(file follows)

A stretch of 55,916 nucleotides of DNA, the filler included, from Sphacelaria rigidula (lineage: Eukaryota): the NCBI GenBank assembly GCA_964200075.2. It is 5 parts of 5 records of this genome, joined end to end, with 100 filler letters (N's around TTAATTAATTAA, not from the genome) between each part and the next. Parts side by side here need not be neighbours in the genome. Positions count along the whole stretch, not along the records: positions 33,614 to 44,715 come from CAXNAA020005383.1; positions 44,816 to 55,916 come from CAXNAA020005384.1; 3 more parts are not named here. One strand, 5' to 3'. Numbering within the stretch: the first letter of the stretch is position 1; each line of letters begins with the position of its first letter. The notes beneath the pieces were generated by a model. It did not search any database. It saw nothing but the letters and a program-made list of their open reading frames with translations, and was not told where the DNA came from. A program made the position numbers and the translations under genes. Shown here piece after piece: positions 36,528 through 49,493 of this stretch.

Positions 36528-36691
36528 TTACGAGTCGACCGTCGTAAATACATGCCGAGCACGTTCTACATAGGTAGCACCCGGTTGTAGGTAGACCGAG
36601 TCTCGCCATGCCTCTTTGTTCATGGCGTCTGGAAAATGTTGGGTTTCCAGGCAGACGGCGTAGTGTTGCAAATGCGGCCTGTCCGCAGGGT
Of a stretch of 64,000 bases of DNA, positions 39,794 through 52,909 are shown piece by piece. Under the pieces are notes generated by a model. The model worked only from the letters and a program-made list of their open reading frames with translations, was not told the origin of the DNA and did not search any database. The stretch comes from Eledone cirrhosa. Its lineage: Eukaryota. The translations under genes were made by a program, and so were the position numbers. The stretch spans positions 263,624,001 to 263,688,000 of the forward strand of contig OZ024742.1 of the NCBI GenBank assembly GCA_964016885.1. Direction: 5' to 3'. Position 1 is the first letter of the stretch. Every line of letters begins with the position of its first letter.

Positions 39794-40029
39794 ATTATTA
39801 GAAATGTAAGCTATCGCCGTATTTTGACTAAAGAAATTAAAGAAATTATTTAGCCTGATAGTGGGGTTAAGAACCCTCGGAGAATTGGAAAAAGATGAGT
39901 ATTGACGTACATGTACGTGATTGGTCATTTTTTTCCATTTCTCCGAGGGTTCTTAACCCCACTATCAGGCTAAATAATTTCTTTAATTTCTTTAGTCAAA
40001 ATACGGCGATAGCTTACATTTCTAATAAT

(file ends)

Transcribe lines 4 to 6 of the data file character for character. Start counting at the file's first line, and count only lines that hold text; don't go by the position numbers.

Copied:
36601 TCTCGCCATGCCTCTTTGTTCATGGCGTCTGGAAAATGTTGGGTTTCCAGGCAGACGGCGTAGTGTTGCAAATGCGGCCTGTCCGCAGGGT
Of a stretch of 64,000 bases of DNA, positions 39,794 through 52,909 are shown piece by piece. Under the pieces are notes generated by a model. The model worked only from the letters and a program-made list of their open reading frames with translations, was not told the origin of the DNA and did not search any database. The stretch comes from Eledone cirrhosa. Its lineage: Eukaryota. The translations under genes were made by a program, and so were the position numbers. The stretch spans positions 263,624,001 to 263,688,000 of the forward strand of contig OZ024742.1 of the NCBI GenBank assembly GCA_964016885.1. Direction: 5' to 3'. Position 1 is the first letter of the stretch. Every line of letters begins with the position of its first letter.

Positions 39794-40029